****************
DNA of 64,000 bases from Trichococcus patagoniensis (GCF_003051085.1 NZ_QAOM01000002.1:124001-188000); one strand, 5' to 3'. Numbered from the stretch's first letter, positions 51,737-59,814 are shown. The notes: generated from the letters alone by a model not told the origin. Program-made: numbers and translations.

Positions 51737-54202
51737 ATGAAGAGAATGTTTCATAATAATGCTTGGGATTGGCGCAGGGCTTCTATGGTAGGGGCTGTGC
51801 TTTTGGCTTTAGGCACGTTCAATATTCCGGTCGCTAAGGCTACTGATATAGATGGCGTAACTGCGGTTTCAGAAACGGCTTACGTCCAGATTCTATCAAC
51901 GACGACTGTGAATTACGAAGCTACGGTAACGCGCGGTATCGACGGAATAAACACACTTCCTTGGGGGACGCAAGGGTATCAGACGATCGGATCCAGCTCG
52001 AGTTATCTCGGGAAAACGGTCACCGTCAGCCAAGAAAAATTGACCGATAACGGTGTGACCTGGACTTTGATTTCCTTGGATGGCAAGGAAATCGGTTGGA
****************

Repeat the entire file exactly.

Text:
DNA of 64,000 bases from Trichococcus patagoniensis (GCF_003051085.1 NZ_QAOM01000002.1:124001-188000); one strand, 5' to 3'. Numbered from the stretch's first letter, positions 51,737-59,814 are shown. The notes: generated from the letters alone by a model not told the origin. Program-made: numbers and translations.

Positions 51737-54202
51737 ATGAAGAGAATGTTTCATAATAATGCTTGGGATTGGCGCAGGGCTTCTATGGTAGGGGCTGTGC
51801 TTTTGGCTTTAGGCACGTTCAATATTCCGGTCGCTAAGGCTACTGATATAGATGGCGTAACTGCGGTTTCAGAAACGGCTTACGTCCAGATTCTATCAAC
51901 GACGACTGTGAATTACGAAGCTACGGTAACGCGCGGTATCGACGGAATAAACACACTTCCTTGGGGGACGCAAGGGTATCAGACGATCGGATCCAGCTCG
52001 AGTTATCTCGGGAAAACGGTCACCGTCAGCCAAGAAAAATTGACCGATAACGGTGTGACCTGGACTTTGATTTCCTTGGATGGCAAGGAAATCGGTTGGA